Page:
Gorman & Co. has transformed a boarded-up public housing project in Mesa, Ariz., into a diverse community. The site housed African-American pilots during World War II in segregated barracks and then was converted into segregated public housing for African-American and Hispanic households. The Escobedo project was finally integrated in the 1960s but was vacated in 2007 and 2008 due to its dilapidated state.

Gorman teamed with Save the Family Foundation of Arizona, which serves home­less families, and West Mesa CDC to revive the site. The first phase of Escobedo at Verde Vista, completed in November, provides 70 units of housing for low-­income families, seniors, and those with special needs. It also includes a 15,000-square-foot headquarters for Save the Family.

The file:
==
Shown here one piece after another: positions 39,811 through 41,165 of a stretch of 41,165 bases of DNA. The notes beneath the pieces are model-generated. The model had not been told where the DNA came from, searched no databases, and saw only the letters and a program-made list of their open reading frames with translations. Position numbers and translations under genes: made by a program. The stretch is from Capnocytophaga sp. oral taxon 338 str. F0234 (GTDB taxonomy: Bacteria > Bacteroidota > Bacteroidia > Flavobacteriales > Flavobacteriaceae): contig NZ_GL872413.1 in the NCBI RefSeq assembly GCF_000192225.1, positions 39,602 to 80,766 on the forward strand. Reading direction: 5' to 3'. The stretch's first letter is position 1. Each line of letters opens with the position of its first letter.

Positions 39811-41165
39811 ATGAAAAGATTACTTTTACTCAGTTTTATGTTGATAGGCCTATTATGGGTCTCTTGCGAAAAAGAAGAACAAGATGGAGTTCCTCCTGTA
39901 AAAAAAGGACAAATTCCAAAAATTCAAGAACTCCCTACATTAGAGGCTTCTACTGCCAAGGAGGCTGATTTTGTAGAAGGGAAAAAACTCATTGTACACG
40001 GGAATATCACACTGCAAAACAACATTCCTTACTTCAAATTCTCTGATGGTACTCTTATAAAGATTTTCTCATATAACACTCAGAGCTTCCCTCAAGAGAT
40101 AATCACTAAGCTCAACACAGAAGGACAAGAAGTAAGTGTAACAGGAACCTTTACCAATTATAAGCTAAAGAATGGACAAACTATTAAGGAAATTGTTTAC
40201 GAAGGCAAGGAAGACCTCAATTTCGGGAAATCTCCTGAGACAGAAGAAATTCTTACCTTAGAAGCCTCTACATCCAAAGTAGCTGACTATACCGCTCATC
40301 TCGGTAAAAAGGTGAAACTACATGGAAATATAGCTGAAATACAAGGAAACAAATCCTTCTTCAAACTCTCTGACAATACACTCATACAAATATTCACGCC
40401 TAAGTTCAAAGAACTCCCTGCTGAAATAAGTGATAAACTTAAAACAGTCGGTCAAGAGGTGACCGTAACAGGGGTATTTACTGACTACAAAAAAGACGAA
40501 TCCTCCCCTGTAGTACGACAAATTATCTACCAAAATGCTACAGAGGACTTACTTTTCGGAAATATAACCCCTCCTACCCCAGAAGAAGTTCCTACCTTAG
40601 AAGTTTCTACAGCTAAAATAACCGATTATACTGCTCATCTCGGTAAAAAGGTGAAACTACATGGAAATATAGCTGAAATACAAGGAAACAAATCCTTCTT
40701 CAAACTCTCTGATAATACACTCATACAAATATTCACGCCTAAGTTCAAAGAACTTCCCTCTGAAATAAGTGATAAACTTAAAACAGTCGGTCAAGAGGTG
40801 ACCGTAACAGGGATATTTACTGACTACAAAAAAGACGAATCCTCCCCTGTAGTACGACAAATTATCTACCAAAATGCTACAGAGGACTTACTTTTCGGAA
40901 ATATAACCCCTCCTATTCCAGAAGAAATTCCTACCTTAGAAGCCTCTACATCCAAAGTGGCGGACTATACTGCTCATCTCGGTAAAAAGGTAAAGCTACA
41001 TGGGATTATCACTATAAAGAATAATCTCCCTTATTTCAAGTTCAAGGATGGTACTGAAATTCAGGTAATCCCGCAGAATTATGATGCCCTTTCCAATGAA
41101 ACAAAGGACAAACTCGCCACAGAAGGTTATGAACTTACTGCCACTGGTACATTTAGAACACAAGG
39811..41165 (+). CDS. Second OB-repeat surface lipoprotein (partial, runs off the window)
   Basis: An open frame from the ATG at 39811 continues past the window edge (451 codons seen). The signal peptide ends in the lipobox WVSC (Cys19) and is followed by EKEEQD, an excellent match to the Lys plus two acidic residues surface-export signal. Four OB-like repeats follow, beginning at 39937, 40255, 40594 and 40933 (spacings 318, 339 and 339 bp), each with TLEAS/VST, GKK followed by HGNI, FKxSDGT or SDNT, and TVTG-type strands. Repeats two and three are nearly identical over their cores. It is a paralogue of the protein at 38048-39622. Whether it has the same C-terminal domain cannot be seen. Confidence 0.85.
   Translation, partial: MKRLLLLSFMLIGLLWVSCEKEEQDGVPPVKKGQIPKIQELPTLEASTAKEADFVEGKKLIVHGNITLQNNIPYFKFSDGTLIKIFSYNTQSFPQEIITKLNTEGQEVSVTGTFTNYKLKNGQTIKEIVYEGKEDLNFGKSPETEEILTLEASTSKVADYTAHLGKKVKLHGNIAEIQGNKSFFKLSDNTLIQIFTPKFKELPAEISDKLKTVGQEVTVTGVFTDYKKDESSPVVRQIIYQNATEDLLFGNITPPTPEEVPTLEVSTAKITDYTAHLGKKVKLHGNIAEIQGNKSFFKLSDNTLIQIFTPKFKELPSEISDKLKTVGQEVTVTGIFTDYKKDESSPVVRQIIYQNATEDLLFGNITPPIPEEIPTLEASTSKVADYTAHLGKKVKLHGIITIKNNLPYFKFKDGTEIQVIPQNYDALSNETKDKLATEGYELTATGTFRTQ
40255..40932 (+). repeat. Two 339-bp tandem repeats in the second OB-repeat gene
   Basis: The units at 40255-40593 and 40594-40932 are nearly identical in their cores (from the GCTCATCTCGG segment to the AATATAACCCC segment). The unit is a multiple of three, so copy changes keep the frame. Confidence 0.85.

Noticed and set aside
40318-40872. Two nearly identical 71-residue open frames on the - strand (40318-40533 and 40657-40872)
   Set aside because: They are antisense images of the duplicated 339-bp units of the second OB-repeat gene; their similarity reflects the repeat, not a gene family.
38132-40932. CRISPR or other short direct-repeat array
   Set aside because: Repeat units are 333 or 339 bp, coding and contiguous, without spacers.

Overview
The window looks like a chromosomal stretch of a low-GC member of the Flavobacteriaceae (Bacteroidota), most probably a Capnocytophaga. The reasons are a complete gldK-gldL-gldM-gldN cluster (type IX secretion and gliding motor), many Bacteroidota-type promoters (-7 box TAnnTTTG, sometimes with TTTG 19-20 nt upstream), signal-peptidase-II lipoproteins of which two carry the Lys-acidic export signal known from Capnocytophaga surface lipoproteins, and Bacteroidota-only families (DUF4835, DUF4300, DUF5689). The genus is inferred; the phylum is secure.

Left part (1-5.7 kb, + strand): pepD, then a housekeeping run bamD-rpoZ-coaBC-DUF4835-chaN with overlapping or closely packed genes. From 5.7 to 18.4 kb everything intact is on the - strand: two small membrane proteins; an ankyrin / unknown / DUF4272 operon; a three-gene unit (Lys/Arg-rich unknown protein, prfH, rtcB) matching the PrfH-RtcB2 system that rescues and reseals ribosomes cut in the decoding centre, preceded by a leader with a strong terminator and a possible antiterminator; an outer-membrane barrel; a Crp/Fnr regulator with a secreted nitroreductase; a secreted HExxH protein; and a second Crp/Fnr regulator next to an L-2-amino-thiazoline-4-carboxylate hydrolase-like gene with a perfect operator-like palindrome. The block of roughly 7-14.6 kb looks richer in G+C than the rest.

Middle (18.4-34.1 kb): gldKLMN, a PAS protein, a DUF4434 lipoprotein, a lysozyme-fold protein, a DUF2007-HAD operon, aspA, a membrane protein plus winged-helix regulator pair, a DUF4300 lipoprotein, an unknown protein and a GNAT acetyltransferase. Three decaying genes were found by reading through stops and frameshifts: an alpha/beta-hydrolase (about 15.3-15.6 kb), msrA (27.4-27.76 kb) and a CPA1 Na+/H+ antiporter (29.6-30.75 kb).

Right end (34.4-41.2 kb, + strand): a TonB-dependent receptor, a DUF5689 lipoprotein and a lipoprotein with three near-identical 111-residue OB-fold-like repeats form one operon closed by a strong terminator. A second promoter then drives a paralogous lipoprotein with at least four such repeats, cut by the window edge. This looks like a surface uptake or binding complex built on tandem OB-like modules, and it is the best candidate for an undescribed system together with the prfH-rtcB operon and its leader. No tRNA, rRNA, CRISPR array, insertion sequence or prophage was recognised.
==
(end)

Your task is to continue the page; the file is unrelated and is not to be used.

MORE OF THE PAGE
What’s now on the site is a stark contrast to its origins. “It’s one of the most diverse developments,” says Brian Swanton, Gorman’s Arizona market president. “And they live together in such harmony.”

The $17 million development was financed with low-income housing tax credit equity from JPMorgan Chase, syndicated through Boston Capital, and permanent and construction loans from Bank of America Merrill Lynch. The second phase is expected to break ground in July.